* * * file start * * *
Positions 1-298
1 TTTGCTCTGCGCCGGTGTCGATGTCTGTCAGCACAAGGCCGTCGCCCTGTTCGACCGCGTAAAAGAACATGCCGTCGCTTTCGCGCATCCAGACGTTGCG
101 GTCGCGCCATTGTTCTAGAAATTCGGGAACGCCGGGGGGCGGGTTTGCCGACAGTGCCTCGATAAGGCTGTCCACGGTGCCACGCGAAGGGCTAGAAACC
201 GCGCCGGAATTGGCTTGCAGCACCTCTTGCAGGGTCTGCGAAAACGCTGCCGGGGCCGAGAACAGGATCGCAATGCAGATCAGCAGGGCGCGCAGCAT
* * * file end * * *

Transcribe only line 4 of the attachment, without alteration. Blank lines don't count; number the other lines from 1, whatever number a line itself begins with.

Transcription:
201 GCGCCGGAATTGGCTTGCAGCACCTCTTGCAGGGTCTGCGAAAACGCTGCCGGGGCCGAGAACAGGATCGCAATGCAGATCAGCAGGGCGCGCAGCAT